WASHINGTON, D.C. (NEXSTAR) — On the eve of the House’s impeachment vote, some members of Congress face a difficult choice.
“The constitution is my first duty, that’s what I’m sworn to protect,” said Rep. Katie Porter (D-California).
Congresswoman Porter says she’ll vote to impeach the president even knowing that decision puts her re-election in jeopardy.
“But I have a very serious obligation to this country that comes over any political, partisan politics,” she said.
In 2018 Democrats like Porter were able to flip seven Republican held seats in California.
Most of them are expected to be competitive again in 2020.
“They’re in very, very tough districts and I know this is not an easy place for them to be,” said Rep. Norma Torres (D-California).
Rep. Torres says her colleagues in battleground districts came to their decisions the right way.
Many held town halls and talked to their constituents directly.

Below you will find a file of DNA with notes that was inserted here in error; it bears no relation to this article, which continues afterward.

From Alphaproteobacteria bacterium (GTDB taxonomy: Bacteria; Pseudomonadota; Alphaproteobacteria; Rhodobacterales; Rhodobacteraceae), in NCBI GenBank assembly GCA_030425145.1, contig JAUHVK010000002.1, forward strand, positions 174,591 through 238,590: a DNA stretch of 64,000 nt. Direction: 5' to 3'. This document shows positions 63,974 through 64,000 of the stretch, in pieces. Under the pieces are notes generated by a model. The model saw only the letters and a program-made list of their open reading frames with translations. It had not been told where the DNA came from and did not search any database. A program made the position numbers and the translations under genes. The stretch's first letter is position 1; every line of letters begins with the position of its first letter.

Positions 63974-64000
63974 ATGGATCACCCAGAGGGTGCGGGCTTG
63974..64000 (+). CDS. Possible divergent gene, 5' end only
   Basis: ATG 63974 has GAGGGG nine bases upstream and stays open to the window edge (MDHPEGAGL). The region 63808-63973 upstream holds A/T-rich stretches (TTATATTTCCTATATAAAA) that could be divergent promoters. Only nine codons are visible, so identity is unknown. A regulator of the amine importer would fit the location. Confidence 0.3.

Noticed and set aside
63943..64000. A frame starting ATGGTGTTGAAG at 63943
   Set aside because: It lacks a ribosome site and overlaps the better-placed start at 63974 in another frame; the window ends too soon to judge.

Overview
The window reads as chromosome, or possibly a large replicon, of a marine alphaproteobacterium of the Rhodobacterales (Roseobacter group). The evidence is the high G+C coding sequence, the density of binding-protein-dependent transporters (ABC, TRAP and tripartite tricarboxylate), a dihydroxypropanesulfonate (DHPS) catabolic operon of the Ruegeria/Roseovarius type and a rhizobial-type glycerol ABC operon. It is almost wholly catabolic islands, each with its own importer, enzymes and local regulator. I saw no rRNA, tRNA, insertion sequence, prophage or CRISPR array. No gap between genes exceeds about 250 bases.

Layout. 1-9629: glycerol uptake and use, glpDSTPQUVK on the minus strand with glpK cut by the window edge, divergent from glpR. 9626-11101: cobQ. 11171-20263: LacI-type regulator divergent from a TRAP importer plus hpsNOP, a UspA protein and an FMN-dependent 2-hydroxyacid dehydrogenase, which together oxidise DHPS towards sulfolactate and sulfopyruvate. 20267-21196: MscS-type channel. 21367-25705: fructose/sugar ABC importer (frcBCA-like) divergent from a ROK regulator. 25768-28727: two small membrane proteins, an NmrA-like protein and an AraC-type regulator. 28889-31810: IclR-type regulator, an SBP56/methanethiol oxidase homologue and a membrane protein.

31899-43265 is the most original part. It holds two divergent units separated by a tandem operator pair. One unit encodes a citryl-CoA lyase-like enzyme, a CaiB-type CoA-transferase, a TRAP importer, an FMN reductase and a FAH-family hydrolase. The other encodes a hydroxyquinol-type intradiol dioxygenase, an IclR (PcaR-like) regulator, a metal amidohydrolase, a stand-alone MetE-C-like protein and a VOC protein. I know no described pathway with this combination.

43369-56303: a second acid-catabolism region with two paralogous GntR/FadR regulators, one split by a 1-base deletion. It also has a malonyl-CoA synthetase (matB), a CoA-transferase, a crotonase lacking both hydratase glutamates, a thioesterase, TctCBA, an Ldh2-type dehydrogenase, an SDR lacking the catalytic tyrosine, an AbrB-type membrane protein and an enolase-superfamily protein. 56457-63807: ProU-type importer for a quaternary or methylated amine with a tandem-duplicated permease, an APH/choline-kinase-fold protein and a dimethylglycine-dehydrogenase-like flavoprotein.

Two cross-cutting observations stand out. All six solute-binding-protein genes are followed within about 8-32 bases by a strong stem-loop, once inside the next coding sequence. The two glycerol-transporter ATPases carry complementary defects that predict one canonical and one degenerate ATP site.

“The one thing I’m thankful for is they’re not putting their political finger up in the air, weighing which way the political wind is blowing,” Torres said.
Dan Lipinski, a moderate Democrat from Illinois, says he’ll also vote yes on impeachment.
“As soon as he was elected people were calling for his impeachment,” Lipinski said,
But he blames his own party for making impeachment a tough sell to the public, saying many Democrats were too eager to impeach even before the Ukraine story broke.
“They hold the responsibility for making it more difficult to make the case to the American public now that the Ukraine matter is something the president should be impeached on,” he said.
Lawmakers know their impeachment vote is not only historic, but could come with political consequences.